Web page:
CNN: Harbinger of the Apocalypse
I just got done reading an article that literally killed my brain cells as I read it. I don't know why I read the article, I don't know why I clicked on the article. I feel ashamed that I even know what a "Beauty Blogger" is.
There was a short circuit in my brain and I couldn't even fathom how the story was news, let alone a lead story on CNN. During my inability to process the information presented to me, my mind kept thinking of a society where there was no good or evil only likes or dislikes.....
Because my brain was temporarily broken, it took a few minutes for it to reboot. When it whirled back to processing speed, I realized that Seth McFarlane was a prophet.
All the way back in the Fall of 2017, there was a new series on Fox called The Orville. It hearkened back to the spirit of the original Star Trek with all the biting humor McFarlane is known for on Family Guy. The Orville didn't re-invent the wheel, but it was definitely better at being Star Trek than CBS's Star Trek: Discovery.
About half way through the first season of Fox's effort, Seth McFarlane wrote an episode called Majority Rule. The crew of the Orville found itself on the surface of a planet who's laws were based on whether or not society viewed your behavior to be acceptable. If your behavior was viewed by the all-seeing cameras and got 10,000,000 down votes, you got yourself a reprogrammed brain. There were hints of 1984 in the subtext.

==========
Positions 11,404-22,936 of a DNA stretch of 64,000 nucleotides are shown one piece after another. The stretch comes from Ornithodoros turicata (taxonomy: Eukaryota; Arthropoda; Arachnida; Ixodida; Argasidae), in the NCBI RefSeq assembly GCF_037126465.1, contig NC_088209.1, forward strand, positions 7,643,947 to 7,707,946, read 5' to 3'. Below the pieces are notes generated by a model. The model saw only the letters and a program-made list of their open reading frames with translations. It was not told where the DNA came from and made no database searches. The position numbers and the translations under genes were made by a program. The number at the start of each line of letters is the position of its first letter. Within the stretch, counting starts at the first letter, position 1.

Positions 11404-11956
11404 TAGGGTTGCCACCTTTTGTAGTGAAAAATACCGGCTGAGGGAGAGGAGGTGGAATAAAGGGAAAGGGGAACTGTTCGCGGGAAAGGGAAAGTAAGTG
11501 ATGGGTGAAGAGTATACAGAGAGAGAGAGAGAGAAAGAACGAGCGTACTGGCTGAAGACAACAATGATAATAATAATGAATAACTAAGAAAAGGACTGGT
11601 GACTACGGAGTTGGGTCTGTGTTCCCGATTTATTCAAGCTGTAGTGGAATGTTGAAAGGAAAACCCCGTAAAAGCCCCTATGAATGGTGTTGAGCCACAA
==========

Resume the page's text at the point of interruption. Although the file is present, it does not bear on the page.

I mean that's the long and the short of it because McFarlane understands that the best sci-fi has elements of social commentary underneath the story.
The problem is, a society based on likes and dislikes erodes the moral fibers of its foundation. The whims of the many can change based on the herd mentality. McFarlane uses the guise of visiting another planet as a parable of a potential Future Earth.
Don't get me wrong, Seth McFarlane is not a Modern-Day George Orwell, yet the writing was layered in symbolism.
Which brings us back to the James Charles example. His popularity should be based on content, not unlike a TV show or a Movie. YouTube Subscribers are a very unreliable metric to base your career off of. You can do it, but the attention spans of 14 year olds are notoriously short. Only 2 years after the Orville episode, we are partially living in the world McFarlane warned against.
You could argue that the Charles story is just that, a short blurb on CNN, but like it or not, CNN is a bellwether News Site in the world. If we are going to start basing news off of likes and dislikes, subscriptions and unsubscriptions, it's a short leap to a dystopian society where even the minutiae of culture is deemed newsworthy not based on content but by numbers of people displeased with your subject matter.